Friday, 13 August 2010
And now for something completely different...the Antarctica International Film Festival
Today (in theory at least, the weather forecast looks pretty bad so it might not happen) marks the start for this year of the annual 'Winfly', when US Air Force aircraft fly into McMurdo Base, Antarctica for the first time in several months to drop off fresh food and new people to start gearing up for the annual 'summer' research season.
I've become intrigued recently at the culture of the Antarctic stations - where the only inhabitants (in theory at least) are generally either scientists or people providing logistics support for science, and those there at the moment, the 'winter-overs', endure months of complete isolation and very little sunlight (photo of the aurora from Australia's David Station, by Nick Roden).
Of course, Antarctica might be the most physically isolated of the world's continents, but no where is completely isolated these days - from the comfort of your home you can shudder at the temperature of many of the Antarctic stations through the wonderful weather underground (which can also bring you your weather forecast in Latin), look at assorted webcams throughout the continent, and of course read the blogs of residents. Many of the stations offer regular updates on their activities online.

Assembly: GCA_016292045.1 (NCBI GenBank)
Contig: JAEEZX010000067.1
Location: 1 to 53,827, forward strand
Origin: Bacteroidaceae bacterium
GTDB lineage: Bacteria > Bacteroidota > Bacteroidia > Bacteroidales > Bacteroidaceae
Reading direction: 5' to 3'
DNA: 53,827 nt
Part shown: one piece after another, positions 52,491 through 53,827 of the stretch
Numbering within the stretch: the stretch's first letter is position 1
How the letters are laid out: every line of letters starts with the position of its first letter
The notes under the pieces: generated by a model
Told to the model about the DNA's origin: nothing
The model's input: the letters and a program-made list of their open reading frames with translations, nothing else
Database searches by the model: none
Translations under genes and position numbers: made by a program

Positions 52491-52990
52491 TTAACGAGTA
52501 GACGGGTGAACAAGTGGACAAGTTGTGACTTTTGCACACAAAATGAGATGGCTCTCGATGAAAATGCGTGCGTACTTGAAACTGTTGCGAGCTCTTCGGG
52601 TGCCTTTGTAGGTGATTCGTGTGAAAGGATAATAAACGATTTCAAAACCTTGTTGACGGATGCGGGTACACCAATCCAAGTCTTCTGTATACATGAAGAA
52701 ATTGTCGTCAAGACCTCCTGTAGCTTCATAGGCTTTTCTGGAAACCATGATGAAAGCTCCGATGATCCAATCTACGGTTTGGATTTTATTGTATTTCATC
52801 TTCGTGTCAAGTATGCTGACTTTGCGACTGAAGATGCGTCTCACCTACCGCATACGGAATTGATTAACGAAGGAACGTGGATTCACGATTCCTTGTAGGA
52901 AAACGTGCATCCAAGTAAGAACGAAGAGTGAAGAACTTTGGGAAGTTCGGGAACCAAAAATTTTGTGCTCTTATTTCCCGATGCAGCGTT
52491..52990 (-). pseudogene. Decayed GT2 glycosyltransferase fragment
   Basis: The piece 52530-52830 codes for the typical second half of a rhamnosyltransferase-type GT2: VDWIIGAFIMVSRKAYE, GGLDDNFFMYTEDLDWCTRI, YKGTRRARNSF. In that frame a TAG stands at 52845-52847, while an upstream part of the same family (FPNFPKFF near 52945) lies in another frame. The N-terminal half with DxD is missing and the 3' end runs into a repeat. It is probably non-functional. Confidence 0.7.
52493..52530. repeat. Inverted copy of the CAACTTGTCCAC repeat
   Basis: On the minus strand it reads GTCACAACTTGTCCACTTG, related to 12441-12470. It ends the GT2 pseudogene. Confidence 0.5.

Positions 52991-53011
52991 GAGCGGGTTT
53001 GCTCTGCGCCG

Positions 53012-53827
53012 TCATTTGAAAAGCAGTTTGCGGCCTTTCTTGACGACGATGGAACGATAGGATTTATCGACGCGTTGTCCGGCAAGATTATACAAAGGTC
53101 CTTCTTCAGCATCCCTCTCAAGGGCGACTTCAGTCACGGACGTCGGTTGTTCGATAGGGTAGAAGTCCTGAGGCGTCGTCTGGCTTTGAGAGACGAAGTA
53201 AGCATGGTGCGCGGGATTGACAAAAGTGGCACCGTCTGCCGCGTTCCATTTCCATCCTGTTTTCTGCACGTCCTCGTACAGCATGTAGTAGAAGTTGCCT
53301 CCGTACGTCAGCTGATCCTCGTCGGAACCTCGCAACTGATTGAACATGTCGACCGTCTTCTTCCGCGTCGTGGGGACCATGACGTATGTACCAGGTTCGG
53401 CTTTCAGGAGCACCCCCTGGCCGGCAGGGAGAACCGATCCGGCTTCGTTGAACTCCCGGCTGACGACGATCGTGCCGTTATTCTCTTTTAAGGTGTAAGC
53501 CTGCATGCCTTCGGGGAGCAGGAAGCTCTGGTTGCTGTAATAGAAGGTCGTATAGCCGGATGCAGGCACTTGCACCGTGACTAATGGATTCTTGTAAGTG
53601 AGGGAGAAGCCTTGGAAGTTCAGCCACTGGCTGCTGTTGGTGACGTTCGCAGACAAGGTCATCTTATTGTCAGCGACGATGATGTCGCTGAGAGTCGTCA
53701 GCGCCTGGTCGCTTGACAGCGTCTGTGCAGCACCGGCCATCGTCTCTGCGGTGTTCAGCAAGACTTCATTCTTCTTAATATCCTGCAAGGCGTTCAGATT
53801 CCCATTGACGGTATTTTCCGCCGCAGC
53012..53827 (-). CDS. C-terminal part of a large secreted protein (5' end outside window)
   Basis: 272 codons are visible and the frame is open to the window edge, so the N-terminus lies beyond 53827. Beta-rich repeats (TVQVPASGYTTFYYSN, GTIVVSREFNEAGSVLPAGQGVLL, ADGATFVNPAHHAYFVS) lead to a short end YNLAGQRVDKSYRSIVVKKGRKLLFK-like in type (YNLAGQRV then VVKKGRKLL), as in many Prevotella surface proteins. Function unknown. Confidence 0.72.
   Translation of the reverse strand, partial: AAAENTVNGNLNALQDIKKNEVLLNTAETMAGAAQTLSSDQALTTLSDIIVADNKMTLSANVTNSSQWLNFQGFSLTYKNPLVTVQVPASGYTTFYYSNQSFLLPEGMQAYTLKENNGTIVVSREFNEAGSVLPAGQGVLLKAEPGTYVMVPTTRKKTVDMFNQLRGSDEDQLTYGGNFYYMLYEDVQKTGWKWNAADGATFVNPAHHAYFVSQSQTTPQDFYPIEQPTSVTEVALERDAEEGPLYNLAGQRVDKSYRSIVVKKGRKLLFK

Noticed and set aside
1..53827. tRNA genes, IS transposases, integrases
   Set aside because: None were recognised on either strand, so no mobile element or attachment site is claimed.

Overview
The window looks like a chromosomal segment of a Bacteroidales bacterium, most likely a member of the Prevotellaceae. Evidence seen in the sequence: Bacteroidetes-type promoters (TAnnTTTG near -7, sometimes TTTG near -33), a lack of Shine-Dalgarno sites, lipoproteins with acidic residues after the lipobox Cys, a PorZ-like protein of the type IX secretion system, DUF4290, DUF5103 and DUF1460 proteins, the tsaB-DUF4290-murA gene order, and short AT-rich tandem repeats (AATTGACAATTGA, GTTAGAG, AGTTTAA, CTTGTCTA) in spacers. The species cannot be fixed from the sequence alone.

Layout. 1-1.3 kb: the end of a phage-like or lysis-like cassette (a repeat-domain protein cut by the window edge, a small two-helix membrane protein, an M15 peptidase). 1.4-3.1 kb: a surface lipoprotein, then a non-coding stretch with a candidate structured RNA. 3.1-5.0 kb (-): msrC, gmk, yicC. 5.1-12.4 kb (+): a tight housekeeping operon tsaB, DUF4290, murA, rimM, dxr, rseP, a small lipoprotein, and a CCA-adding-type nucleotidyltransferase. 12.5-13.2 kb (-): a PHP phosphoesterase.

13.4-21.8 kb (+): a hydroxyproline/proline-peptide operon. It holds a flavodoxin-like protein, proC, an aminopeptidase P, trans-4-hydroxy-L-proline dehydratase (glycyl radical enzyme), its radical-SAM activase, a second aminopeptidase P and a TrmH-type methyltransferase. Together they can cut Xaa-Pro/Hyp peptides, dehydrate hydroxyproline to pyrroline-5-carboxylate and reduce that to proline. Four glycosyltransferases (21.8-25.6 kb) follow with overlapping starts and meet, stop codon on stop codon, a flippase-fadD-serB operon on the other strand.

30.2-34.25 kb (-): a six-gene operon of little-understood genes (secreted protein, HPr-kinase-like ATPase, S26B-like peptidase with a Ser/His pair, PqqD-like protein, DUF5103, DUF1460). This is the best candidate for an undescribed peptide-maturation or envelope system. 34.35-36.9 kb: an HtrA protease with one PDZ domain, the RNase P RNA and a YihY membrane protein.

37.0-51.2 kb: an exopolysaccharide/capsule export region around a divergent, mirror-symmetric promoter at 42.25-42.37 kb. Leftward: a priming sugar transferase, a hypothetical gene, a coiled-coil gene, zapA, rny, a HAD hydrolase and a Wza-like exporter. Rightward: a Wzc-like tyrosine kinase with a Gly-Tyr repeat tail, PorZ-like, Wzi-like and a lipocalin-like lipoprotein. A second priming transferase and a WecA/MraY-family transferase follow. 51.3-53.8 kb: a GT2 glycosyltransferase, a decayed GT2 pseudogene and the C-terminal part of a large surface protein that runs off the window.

And they are intriguing, because Antarctic residents are perforce a closeknit society, and have developed numerous rituals, and intersperse the long night with numerous (mainly secular) feasts to cope with stresses.
The film festival
And from those one can find out about interesting events such as the annual International Film Festival, which consists of short films made by the staff of each of the stations, and exchanged between them and voted on via the internet.
There are two categories - open, and films that have to be conceived and made within a 48 hour period, and use set elements decided by previous years winners - this year those were a grumpy, diesel mechanic; a mop; a bottle of mouthwash; the sound of a siren, and the line, “Has anybody seen my chicken?”
This year 21 stations representing 11 nations participated, producing 41 films.
And the winner of the 48 hour category came from Australia's Davis Station, and can be viewed below.
Several of the other films can be found on youtube (personally I loved the French Camembert Man the best...), and give fascinating glimpses of the bases, the scenery, and the people.
As mentioned above, the Antarctic isolation is actually scheduled to come to a temporary end for McMurdo (and nearby NZ Scott base) residents this week (the last flight in was back in February), with the start of the annual 'winfly' arrival of mail, fresh food and newbies to help prepare for the summer season or start research. The last flight in to McMurdo was back in February, and because the sun doesn't officially rise until August 19 later, the USAF pilots will use night vision goggles for several of the flights. Do keep those flights in your prayers.
For the Australians on the ice, there are still a few months to go before flights or voyages resume...
**Update: Looks like the first flight finally arrived on Sunday August 15.